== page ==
I was watching one called the history of mental illnesses on [00:37:00] PBS, which is divine grade four, four or five hours of your life to spin right there. And another one is called how to change your mind, which is currently on Netflix. Both of them are free. Everyone check them out. Well, I guess if you have a Netflix subscription, but PBS is, is free.

Then one of them were saying that one of the guys who helped to start or started the AA alcoholics anonymous movement, actually used mushrooms and sell Sabin to break his addiction before he put out the AA program. But didn’t tell anyone about his little room experiment, his little Shroom trip mm-hmm

And so . You knew of this 

Kattie: already. It’s fine. My husband literally was just telling me about this the other day. He just got done watching how to change your mind. That’s the one that it’s from. And, and I was like, oh, like, that was definitely something that I never learned, like in going to school and learning all about bill w and the whole thing, like nobody ever mentioned that.

De’Vannon: No, they didn’t. And it makes me just really angry [00:38:00] because I’m like, so you got this very marvelous deliverance and you used mushrooms to do it, but you didn’t tell anyone else what you did was you went and spun a narrative that was very political and very religious, you know, and I’m sure profited from it somehow.

And so that’s not cool, man. And so that makes me feel like I can’t trust anything else. The anonymous movement has put out because you weren’t transparent. Mm-hmm , you know, And now the, you know, the research is showing us that we can use LSD and Mein IOSCO, you know, whatever you wanna call it in shrooms and MDMA and all of these things therapeutically, as we did back before, I believe it was FDR created this hideous war against drugs, you know?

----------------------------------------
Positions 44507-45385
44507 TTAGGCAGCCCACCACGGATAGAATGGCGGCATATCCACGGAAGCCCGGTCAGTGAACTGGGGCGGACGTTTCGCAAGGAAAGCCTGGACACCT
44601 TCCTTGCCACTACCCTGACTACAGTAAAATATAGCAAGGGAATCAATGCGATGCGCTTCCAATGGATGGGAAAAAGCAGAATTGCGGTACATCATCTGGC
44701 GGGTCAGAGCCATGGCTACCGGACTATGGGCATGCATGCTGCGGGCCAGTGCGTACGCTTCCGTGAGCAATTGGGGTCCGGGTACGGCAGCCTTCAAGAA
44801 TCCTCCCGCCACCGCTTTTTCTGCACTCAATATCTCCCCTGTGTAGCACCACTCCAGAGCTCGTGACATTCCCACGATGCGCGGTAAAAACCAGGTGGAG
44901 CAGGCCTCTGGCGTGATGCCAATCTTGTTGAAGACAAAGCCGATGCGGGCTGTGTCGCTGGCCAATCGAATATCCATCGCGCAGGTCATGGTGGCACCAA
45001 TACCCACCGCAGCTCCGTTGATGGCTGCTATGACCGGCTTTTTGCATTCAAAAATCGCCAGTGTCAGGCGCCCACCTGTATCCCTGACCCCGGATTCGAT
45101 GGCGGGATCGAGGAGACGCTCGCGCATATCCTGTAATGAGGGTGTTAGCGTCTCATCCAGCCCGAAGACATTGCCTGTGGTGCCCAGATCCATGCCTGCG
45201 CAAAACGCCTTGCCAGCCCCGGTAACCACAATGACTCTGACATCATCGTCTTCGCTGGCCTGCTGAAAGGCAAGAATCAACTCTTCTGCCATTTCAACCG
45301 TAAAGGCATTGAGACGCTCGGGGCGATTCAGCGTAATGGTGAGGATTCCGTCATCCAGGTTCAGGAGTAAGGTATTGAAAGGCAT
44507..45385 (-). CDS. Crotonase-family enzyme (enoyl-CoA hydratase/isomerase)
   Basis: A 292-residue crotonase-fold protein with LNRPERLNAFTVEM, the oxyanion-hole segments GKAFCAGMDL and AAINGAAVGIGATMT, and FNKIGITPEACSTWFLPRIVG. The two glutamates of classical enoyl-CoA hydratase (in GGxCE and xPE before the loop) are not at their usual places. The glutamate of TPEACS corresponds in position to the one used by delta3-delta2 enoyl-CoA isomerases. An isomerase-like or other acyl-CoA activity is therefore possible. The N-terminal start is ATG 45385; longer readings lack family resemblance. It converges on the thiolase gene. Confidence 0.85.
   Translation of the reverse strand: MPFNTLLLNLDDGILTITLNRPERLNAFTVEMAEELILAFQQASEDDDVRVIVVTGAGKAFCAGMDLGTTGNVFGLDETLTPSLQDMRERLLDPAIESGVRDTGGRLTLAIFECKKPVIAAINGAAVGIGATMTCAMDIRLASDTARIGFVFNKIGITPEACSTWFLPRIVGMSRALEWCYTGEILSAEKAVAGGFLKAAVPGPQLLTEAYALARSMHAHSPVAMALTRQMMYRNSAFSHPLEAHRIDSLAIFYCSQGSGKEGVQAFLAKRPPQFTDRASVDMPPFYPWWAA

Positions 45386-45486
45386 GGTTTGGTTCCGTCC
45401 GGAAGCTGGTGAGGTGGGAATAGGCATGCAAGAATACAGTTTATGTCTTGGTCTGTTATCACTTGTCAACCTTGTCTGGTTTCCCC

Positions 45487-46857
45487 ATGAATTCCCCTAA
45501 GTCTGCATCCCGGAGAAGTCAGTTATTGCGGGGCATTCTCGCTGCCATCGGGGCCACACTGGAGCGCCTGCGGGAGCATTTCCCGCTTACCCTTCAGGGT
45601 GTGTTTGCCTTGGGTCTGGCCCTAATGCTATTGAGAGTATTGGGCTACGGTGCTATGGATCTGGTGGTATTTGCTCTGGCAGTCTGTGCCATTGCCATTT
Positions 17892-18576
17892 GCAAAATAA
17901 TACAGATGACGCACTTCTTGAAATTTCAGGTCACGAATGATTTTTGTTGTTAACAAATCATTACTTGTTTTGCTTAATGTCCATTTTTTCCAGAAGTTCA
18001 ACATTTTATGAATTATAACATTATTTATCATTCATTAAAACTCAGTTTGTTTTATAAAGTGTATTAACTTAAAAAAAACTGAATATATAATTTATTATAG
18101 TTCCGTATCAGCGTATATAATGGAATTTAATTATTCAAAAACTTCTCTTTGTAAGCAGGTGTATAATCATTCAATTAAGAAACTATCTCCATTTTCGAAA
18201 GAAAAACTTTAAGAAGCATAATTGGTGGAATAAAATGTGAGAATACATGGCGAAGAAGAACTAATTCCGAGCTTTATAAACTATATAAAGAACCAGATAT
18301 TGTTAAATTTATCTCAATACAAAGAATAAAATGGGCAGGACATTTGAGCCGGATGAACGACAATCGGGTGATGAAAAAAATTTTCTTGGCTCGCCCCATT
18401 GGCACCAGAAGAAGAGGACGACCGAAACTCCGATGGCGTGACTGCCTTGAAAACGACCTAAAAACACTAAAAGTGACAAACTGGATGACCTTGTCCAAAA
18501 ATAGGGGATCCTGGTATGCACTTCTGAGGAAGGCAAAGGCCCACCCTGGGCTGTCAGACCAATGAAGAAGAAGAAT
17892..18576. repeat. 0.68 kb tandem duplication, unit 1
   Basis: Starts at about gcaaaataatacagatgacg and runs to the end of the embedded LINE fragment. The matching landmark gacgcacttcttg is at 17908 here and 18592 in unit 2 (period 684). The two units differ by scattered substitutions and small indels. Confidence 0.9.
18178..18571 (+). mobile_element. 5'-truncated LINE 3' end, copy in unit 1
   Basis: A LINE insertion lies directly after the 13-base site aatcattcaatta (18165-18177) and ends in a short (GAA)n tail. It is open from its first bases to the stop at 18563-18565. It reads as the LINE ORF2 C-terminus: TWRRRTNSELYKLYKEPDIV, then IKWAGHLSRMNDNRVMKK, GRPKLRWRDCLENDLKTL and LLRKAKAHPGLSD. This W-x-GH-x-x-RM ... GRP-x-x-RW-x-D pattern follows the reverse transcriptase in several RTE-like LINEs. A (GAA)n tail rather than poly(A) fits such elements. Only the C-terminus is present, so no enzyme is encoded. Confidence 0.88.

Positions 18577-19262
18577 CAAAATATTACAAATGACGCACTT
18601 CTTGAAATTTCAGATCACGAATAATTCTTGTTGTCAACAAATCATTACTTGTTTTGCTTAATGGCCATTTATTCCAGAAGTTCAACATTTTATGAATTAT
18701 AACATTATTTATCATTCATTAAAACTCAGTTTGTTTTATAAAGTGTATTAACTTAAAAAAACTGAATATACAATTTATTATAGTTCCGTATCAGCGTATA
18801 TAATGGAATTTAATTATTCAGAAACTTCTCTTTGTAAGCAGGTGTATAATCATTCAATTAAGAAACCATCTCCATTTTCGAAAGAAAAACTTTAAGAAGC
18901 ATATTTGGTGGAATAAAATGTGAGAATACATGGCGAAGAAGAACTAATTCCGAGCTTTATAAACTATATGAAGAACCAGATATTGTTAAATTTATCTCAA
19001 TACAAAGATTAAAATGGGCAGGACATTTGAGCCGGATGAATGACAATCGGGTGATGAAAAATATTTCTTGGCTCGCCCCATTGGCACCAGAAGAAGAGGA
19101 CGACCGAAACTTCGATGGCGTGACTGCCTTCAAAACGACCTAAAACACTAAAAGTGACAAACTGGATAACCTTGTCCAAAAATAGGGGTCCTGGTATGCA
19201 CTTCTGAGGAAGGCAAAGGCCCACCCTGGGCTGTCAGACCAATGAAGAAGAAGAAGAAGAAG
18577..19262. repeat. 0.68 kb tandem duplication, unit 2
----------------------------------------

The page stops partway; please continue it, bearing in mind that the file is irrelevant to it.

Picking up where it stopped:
So, so I just wanted to just say that about the anonymous movement. I don’t care for it. I did appreciate the, the self reflection and the best thing I took out of it was that not everything has to [00:39:00] be about me. Hmm. That, that was like the, my key takeaway that has nothing to do with me shooting up crystal meth though.

But, you know, you know, like the therapy and the talking was great, but it didn’t really do much for my drug use

Kattie: for me, because I will say I did take a lot out of it and you’re right. It is that self reflect. But the thing, the piece that was like, Important for me is the people like that’s what I needed is I needed people. You know, coming out of that, because that was a thing that was keeping me going in my use was the people.

And so when you are trying to quit that, and you don’t have any people, like that’s a place you can go and you are welcome. Do you know? And you do have people and support in somebody that you can call. So that was, that was my biggest takeaway from, from the whole thing is just having that place where you can go cry and be like, well, life falling.

And they’re gonna be like, you know, oh, we got you back. So, I mean, [00:40:00] there are a few good things that come from it, for sure.